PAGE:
It is important that you understand ordinary (orbital) angular momentum like the back of your hand. Then, I recommend that you read up on the Dirac equation as presented from a relativistic quantum mechanics point of view (rather than quantum field theory). If you take the non-relativistic limit of the Dirac equation, i.e., for particles moving slowly, then it reproduces the Schrodinger equation that contains the Pauli matrices. Hopefully someone can dig up a good reference (Wikipedia's looks like it was written by an infinite number of monkeys).

Furthermore, angular momentum is intricately related to the rotation group SO(3), and the angular momentum operators "generate" rotations. In the same way, a relativistic particle must respect the Lorentz group SO(1,3), and herein one gets various representations. One being the spinor representation, which is what the Dirac equation is all about.

Don't worry if you don't understand everything. Unfortunately getting the "why" behind spinors and the Pauli matrices takes quite a bit of math. You can think of it as a phenomenological thing for the time being.

5. Jun 7, 2008

### gn0m0n

Thanks for the replies. Apologies for the long post above.

I have only done matrix representation of operators as is presented in this Griffiths Quantum book.

I will order Sakurai's book today; I've been thinking about it for a while anyway :)

If I can follow up on Ibrits's comment: when you say the operators "generate" rotations, do you mean they represent physical rotations of a configuration in physical 3-space? Or are you referring to a more abstract "rotation" in some other space? I suppose asking whether these "rotations" are related to the various "representations" you refer to in the Lorentz group would be pushing my luck... :)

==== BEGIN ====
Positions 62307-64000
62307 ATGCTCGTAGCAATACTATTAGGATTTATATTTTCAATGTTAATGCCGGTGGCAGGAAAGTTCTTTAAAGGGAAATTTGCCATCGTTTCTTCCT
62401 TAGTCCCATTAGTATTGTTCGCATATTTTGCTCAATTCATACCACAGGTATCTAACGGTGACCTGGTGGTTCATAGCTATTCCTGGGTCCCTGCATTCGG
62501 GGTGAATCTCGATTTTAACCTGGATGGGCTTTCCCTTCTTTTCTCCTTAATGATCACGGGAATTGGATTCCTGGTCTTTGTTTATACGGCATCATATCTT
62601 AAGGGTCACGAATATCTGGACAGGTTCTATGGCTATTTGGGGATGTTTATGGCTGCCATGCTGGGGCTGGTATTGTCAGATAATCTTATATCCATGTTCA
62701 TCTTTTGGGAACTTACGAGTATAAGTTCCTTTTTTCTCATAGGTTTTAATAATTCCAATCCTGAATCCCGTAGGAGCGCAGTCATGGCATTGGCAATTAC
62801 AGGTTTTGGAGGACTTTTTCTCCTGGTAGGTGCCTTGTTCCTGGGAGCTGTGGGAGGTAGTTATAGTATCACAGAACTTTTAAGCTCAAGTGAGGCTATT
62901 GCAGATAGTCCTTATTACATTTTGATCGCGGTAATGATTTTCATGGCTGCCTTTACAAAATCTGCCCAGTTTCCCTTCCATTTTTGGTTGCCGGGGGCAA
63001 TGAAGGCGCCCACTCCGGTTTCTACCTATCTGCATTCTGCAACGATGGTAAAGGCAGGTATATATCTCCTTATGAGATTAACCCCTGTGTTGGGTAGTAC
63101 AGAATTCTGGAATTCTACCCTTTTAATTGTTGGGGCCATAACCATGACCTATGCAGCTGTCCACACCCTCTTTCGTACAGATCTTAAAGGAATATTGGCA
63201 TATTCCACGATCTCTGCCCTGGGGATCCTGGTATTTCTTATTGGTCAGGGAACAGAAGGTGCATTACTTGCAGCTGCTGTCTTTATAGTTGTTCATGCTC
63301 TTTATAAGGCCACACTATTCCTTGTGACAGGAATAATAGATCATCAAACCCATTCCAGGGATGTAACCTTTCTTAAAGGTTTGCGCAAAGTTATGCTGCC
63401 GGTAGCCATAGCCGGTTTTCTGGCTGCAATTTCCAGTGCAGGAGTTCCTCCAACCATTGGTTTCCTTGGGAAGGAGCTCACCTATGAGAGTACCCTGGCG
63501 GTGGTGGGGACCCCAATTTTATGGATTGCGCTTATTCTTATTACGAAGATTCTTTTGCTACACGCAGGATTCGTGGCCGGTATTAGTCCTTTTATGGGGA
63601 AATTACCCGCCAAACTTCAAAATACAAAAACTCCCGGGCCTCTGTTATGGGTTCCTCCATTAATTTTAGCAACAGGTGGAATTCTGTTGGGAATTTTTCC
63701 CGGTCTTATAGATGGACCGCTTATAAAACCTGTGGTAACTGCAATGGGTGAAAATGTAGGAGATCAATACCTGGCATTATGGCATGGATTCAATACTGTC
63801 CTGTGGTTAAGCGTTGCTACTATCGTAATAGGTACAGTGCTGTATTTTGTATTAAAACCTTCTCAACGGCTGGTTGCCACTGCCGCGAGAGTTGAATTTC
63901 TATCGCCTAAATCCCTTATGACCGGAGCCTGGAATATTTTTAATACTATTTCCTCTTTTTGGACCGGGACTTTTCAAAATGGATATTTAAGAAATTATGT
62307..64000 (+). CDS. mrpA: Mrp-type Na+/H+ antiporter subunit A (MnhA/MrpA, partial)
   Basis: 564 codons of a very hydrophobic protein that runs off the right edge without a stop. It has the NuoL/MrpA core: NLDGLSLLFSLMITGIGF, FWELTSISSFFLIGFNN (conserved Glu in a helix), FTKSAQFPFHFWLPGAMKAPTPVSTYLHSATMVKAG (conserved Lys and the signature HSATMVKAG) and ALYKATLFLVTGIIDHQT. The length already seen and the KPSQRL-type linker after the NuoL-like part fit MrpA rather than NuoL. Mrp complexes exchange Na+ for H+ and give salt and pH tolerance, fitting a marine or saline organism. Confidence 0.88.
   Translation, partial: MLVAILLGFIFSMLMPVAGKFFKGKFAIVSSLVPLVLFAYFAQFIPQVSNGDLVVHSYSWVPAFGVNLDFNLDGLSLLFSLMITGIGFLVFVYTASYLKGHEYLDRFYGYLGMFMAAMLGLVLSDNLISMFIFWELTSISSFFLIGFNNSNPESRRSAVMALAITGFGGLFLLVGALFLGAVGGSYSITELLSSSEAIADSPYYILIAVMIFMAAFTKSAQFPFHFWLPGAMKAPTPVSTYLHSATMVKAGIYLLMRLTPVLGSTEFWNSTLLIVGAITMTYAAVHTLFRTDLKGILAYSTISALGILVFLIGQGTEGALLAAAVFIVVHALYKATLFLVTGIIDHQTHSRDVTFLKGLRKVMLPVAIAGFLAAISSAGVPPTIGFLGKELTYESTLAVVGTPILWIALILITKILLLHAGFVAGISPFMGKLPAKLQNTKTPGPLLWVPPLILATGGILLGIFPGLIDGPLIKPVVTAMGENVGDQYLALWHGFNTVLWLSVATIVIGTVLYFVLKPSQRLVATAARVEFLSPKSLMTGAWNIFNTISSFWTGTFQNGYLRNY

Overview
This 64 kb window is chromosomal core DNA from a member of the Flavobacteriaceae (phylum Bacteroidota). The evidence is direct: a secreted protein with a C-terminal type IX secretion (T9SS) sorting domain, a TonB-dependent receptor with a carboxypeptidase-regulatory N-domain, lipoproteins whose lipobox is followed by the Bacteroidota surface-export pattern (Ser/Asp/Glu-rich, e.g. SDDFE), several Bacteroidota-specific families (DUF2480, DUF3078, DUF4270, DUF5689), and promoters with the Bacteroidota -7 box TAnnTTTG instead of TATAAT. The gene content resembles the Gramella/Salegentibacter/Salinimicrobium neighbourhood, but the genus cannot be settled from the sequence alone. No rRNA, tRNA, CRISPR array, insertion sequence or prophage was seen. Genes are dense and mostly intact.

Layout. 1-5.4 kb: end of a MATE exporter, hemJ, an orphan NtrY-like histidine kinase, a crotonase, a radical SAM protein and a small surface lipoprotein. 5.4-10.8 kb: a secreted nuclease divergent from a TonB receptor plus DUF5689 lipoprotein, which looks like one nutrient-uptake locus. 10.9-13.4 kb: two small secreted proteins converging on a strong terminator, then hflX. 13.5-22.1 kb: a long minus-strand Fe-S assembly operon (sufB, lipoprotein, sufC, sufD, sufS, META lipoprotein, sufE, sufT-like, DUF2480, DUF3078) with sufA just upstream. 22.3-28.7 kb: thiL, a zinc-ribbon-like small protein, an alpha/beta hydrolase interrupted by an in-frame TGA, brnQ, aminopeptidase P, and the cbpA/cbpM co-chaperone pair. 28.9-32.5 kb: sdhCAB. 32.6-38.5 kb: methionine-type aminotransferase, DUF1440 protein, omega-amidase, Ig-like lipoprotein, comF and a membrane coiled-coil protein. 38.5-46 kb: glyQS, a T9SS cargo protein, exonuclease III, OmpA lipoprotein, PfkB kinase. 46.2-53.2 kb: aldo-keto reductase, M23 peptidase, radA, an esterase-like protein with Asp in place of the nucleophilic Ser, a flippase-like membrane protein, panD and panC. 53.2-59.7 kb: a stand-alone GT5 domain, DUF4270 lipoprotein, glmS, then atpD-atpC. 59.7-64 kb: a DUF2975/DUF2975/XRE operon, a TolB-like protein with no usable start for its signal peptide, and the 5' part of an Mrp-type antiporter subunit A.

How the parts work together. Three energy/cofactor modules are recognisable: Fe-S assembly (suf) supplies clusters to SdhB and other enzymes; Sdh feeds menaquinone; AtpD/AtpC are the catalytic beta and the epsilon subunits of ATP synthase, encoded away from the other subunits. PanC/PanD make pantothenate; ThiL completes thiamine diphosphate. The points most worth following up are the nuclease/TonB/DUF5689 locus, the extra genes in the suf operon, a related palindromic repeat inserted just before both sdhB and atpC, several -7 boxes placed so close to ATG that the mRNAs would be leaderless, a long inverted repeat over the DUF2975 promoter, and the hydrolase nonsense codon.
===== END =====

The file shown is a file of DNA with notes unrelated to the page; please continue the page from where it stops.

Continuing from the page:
I appreciate the encouragement, Ibrits - I just always feel like I'd understand how to apply things better when I understand what they are doing or where they come from.

6. Jun 7, 2008

### lbrits

Generate in the Lie algebra sense. And rotations in the sense that
$$\psi'(\mathbf{r}') = \psi(\mathbf{O}\mathbf{r})$$, where O is some rotation matrix.

7. Jun 7, 2008

### Fredrik

Staff Emeritus
Another way of putting that is that if you describe the system as being in a particular state, there must be some operator $U(\mathbf O)$ that takes that state vector to the state vector you would have had to use if you had been turned some other way. The rotation matrix O can be defined as a function of three parameters, e.g. Euler angles. If you Taylor expand the operator U(O(parameters)) with respect to the parameters, the spin operators will appear in the first order terms. That's actually the proper way to define the spin operators.

8. Jun 8, 2008

### gn0m0n

That's great, thanks a lot! That's exactly what I wanted to know.

9. Jun 9, 2008

### Hans de Vries

There is a whole lot about Pauli spin matrices in the chapter on the Dirac equation
in my textbook (in progress). It uses the “modern” Weyl representation which is
now understood to be better expressing the underlying physics as the older
representation used by Griffits and Sakurai (it's also simpler !)
http://physics-quest.org/Book_Chapter_Dirac.pdf

The Pauli spin matrices can be used to:

1) Extract the spin of a particle. (from spinor notation to xyz notation)
2) Rotate the spin of the particle.
3) Boost a particle (!) "Rotation" in the Minkovski frame.

Point (3) needs two spinors combined into one 4-component Weyl spinor which
represent the left and right chiral components of the complete electron.

The Pauli spin matrices operate on spinors which represent spin.

A spinor represents:

4) A 3D pointer identifying the spin direction in space. (This is the SO(3) group)
5) It also differentiates between 0-360 degrees and 360-720 degrees with a sign inversion.
6) Lastly it contains a phase around the axis of the SO(3) spin pointer itself.

Point (6) is not so generally recognized. A spinor can be considered as a 'flag-pole'.
It has a direction in space but also a rotation around its own axis. This is something
what a 3d vector can not represent. You can use the Pauli spin matrices to rotate
the spinor around its own axis. This comes down simply to a multiplication of the spinor
with a complex value of $\exp(i\phi/2)$ because the eigenfunctions of rotations are the spinors
aligned along the direction of the rotation and $\exp(i\phi/2)$ is the eigenvalue of the rotation.
(See for instance figure 11.7)